I've seen discourse about technical terminology with harmful origins, specifically the slave/master paradigm. It made me consider the places where I see these terms frequently in my work as a software developer, and one that came to mind is the default branch name in git.
Granted, git branching isn't explicitly defined as a master/slave relationship, but I feel the terms are pervasive enough to warrant avoiding use of either of them. I'm opting to replace my default
master branch with a
release branch on all of my non-archived repositories.
I used the following steps, as outlined in this stackoverflow answer. These are the commands you'd want to run in your terminal if you're using the command line version of git. I'm not familiar with how this maps to any graphical git tools, but the git operations you'd need to perform would be the same.
git checkout -b release master # create and switch to the release branch git push -u origin release # push the release branch to the remote and track it # This is the point where I change the default branch on Github, explained more below. git branch -d master # delete local master git push --delete origin master # delete remote master git remote prune origin # delete the remote tracking branch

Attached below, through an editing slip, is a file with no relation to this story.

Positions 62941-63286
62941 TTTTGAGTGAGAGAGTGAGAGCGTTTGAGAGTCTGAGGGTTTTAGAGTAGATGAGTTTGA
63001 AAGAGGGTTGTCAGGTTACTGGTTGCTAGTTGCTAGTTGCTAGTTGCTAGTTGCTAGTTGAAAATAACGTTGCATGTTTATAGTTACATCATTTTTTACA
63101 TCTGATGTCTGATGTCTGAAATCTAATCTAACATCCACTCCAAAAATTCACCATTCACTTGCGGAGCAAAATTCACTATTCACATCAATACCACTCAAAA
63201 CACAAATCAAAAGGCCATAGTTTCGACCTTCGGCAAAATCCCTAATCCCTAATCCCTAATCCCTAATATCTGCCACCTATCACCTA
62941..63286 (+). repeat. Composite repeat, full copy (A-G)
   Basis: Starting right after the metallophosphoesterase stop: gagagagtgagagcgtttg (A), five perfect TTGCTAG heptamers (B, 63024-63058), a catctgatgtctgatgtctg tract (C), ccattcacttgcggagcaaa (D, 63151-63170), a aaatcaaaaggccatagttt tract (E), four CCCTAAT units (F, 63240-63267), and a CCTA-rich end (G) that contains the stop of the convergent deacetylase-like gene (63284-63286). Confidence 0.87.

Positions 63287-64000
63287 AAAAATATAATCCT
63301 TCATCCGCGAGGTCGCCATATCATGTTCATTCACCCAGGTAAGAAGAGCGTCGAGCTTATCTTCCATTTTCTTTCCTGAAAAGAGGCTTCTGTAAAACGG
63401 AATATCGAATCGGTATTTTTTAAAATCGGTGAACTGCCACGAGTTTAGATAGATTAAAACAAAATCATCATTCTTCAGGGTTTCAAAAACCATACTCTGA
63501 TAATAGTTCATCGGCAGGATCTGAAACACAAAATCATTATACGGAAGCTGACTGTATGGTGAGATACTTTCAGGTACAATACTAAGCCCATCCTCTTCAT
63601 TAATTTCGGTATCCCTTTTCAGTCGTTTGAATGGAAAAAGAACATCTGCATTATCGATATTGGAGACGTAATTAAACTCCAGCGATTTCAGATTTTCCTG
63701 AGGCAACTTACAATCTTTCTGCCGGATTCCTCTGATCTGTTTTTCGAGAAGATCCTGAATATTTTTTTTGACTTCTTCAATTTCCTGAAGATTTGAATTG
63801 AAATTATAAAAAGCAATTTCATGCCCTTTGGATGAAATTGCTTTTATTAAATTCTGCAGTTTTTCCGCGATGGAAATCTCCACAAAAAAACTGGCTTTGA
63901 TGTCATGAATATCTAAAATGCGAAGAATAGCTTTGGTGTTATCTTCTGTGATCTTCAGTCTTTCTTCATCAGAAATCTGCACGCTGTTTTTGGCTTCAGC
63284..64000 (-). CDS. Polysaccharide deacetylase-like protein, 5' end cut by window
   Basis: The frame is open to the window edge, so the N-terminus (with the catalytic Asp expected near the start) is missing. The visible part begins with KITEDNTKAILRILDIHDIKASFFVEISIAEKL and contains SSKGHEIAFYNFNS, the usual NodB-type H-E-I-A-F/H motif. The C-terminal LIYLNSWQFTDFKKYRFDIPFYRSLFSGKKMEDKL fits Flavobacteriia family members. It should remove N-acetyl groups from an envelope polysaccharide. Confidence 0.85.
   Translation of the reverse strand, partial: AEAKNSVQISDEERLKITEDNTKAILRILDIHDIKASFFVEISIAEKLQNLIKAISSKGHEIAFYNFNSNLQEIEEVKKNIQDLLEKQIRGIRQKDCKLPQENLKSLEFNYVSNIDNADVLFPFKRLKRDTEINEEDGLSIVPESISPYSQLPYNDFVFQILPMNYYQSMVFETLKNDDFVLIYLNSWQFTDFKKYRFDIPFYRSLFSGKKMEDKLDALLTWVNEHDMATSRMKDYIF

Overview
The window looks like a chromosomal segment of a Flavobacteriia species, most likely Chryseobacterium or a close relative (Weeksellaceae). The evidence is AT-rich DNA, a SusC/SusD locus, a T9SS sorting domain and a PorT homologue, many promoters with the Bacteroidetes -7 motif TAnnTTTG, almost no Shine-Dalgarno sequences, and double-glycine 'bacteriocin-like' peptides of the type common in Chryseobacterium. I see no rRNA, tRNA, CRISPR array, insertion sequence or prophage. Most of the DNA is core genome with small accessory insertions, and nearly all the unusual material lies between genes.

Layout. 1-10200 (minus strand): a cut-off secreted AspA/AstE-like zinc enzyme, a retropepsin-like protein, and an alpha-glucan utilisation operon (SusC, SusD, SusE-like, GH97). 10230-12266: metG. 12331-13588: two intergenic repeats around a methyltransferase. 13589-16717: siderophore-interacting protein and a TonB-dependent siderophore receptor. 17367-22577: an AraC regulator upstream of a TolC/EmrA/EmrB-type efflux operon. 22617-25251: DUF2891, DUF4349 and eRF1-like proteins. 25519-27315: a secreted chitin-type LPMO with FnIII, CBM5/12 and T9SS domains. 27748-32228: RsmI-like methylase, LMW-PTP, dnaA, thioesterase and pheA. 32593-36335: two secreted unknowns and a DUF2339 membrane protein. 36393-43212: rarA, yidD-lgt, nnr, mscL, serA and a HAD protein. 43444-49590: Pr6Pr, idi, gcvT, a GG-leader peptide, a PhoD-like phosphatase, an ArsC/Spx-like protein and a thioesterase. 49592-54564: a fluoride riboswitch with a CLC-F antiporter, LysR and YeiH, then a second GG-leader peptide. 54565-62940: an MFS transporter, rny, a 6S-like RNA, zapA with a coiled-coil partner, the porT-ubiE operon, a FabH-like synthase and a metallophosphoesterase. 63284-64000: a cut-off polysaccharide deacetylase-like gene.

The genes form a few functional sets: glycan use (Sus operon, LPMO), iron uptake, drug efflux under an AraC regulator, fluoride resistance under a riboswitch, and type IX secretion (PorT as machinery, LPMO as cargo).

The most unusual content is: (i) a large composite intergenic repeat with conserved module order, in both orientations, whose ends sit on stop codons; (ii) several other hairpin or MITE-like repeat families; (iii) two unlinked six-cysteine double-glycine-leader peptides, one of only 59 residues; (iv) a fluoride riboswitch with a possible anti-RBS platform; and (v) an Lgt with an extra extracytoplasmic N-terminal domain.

If you're using a third party site/hosting service, you'll need to follow their steps for renaming the default branch as well. I followed the steps for doing this on Github. I've included a gif of exactly what this process looked like below.
To save a bit of time I did chain the commands like so
git checkout -b release master && git push -u origin releasethen went and did the changes on the web user interface and then ran
git branch -d master && git push --delete origin master && git remote prune origin in my terminal to wrap it all up.
What does it look like to pull down a repository that's had the default branch changed in this way?
git pull which pullls down the new
release branch. Then I need to do a bit of local cleanup as follows:
#* [new branch] release -> origin/release # Your configuration specifies to merge with the ref 'refs/heads/master' # from the remote, but no such ref was fetched. git checkout release # Branch 'release' set up to track remote branch 'release' from 'origin'. # Switched to a new branch 'release' git branch -d master # Deleted branch master git remote prune origin # * [pruned] origin/branch-name # refs/remotes/origin/HEAD has become dangling! git remote set-head origin release # so that git knows where the new HEAD is
A final note for this procedure is that I didn't have any repositories with open pull requests when I made this change, so unfortunately I cannot say for sure if the base branch for those would also need to get changed over to the new default, I'm assuming so.
I did this renaming so that my personal work better represents my intent and hopefully contributes towards an easier read for others by eliminating terminology with harmful connotations. I think that it's great to see communities really challenging longstanding terms and trying to do better, and am grateful to have learned something.
As always, thanks for reading!